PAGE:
It’s time to realize that the NHS is not a ‘religion’

WHAT do NHS diversity managers do all day for their £40,000 salaries?

Are ‘equality officers’ really worth their inflated £90,387 a year?

It's time to realize and accept that our hospitals are not the envy of the world


It’s time to realize and accept that our hospitals are not the envy of the worldPhoto credit: Getty

Why isn’t this money spent on doctors and nurses instead?

More specifically, why should defaulting taxpayers have to pay for these bureaucratic parasites?

The NHS has exploded from a cradle-to-grave healthcare system into a gilded monster that devours ever-larger chunks of our wages in return for ever-poorer healthcare.

Billions of pounds, to quote a well-known Prime Minister, are “thrown against the wall” by an inexplicable army of commuters who shirk responsibility and blame.

Serious Covid symptoms are missing from new official NHS list, WHO warns
NHS worker's mother, 25, killed her daughter, 2, before taking her own life

Faceless managers squander vast sums of money on tea-and-cookie meetings while refusing to reform a seedy colossus that’s perpetually on the brink of collapse

The NHS eats up 40p of every £1 in tax – mouth-watering £190bn for England alone this year.

On Tuesday it snatched a further £13billion from our payroll packages thanks to Boris Johnson and Chancellor Rishi Sunak – money we’ll never see again.

The National Insurance tax hike will reportedly cover future Social Security costs stemming from the disastrous Covid outages of the botched NHS and Health Service England.

“Our reforms will end once and for all the cruel lottery of rising and unpredictable care costs and bring the NHS and social care closer together,” said the Prime Minister. He is deceived.

The extra billions will simply be absorbed by the giant NHS sponge.

As a senior Treasury Secretary told me at the end of the lockdown, “We threw money at it, just threw money!”

Among other things, he spoke of the £38billion for track and trace, the £8billion wasted on faulty and unused personal protective equipment and the billions more to extend the furlough beyond last summer.

There are no plans to get any value for all the new money — and in three years there will be nothing left for promised welfare, which will require billions more.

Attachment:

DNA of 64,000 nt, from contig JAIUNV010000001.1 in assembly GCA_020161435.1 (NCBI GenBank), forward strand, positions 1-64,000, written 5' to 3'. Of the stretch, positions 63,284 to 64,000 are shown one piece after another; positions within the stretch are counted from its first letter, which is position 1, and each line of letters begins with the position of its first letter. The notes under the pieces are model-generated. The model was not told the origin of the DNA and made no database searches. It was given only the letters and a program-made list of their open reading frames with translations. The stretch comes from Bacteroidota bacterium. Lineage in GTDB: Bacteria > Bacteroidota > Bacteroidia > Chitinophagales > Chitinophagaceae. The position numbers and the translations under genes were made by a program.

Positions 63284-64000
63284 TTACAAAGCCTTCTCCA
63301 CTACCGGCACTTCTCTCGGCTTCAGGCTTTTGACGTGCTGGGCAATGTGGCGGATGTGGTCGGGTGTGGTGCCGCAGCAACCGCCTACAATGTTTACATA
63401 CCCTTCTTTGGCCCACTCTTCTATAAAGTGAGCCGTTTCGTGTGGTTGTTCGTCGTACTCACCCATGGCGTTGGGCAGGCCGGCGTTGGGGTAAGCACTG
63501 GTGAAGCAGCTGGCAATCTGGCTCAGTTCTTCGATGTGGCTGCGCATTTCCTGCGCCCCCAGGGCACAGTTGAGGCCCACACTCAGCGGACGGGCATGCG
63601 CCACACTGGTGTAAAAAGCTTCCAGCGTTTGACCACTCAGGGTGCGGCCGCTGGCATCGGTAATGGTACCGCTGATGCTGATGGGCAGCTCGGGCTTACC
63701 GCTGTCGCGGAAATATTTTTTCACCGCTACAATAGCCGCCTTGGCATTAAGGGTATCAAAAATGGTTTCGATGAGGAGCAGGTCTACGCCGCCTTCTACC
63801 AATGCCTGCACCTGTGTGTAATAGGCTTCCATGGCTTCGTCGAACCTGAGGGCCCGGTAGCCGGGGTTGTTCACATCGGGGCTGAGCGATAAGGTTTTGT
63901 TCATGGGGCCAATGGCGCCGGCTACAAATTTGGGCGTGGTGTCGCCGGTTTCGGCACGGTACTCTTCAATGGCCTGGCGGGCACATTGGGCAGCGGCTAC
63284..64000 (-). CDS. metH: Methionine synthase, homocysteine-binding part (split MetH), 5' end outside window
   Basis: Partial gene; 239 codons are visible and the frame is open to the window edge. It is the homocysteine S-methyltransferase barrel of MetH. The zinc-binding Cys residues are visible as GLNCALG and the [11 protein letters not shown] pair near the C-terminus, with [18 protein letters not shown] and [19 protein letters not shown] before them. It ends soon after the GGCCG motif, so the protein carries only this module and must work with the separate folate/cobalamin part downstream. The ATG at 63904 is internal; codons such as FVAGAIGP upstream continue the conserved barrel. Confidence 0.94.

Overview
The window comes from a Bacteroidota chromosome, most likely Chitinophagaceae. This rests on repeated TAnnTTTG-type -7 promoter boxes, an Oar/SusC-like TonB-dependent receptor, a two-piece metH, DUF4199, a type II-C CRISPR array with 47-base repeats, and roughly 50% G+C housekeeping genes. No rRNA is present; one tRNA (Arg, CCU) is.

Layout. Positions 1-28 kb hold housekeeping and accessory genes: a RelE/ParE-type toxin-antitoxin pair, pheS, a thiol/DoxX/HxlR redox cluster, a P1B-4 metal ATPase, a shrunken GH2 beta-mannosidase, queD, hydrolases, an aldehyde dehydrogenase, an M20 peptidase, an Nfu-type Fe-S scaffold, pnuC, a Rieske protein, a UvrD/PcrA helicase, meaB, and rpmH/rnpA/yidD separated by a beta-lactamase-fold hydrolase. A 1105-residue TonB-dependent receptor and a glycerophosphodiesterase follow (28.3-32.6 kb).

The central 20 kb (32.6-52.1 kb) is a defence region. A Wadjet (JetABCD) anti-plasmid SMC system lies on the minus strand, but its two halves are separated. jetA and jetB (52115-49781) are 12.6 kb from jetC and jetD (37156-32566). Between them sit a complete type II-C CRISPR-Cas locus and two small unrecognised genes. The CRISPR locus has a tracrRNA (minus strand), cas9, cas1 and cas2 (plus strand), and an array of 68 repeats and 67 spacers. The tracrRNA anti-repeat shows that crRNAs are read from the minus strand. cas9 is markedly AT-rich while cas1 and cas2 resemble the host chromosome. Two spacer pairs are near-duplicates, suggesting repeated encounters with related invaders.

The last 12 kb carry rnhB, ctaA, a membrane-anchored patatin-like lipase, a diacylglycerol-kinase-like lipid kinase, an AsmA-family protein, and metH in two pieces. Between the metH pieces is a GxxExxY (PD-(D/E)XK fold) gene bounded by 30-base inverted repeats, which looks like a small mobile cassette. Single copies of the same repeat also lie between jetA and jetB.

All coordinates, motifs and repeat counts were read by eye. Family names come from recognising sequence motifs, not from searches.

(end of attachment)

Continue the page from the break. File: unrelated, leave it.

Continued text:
Taxpayers are now dealing with a disaster Cost of Living Crisis wondering why and who is to blame.

Unless Boris finds answers quickly, the Tories face a hammer blow in next month’s town hall polls and the forthcoming general election.

Forget the tragedy of Ukraine. Voters faced with double-digit inflation and food shortages will decide issues close to home.

Yet as families tighten their belts, the public sector blob is still splashing out on their cash.

The NHS is offering non-jobs to diversity and equality leaders at four times the average wage.


What will they offer 12 million patients stranded on waiting lists?

We pay more but get less.

The bills are going up, but the queues are going up.

The pandemic is over, but GPs still refuse to see patients face-to-face.

Everyone has a story about a friend or relative who has waited years for potentially life-threatening surgery.

I have a mate who was diagnosed with kidney disease before Covid arrived and is still awaiting major surgery.

The NHS has long been a stark reminder of public sector waste and inefficiency.

Attempts at reform by governments of all parties inevitably come to nothing.

Only a crisis, some said, would trigger the changes needed.

Well, we’re in a crisis now.

NHS blackouts are sweeping us like a tsunami.

Shrewsbury Hospital The Trust provided the proof last week by revealing that hundreds of mothers and babies died needlessly in its “care”.


It was a horrifying story.

But Shrewsbury is just one of many hospital trusts with blood on their hands.

Yes, most hospitals and staff provide quality care.

But still more die unnecessarily from cancer and other diseases than in some poorer countries.

Cases of proven negligence, incompetence and poor hygiene are all too often covered up.

Patients are actually afraid to go to the hospital.

Some people would rather stay home sick than risk a hospital infection or surgery, with the NHS bracing for a shocking £83B in future compensation claims.

Other countries in Europe and Australia are using health insurance coverage to balance demands on ever-hungry government providers.

The UK has tried to co-opt the private healthcare sector to ease waiting lists.

Each proposal is greeted with rants from unions, the Labor Party and health organizations, with accusations of ‘selling out the NHS’.

It’s time to realize and accept that our hospitals are not the envy of the world.

The National Health Service is not a “religion”.

It is deeply flawed and urgently needs to be addressed – for the health and well-being of all of us. It’s time to realize that the NHS is not a ‘religion’


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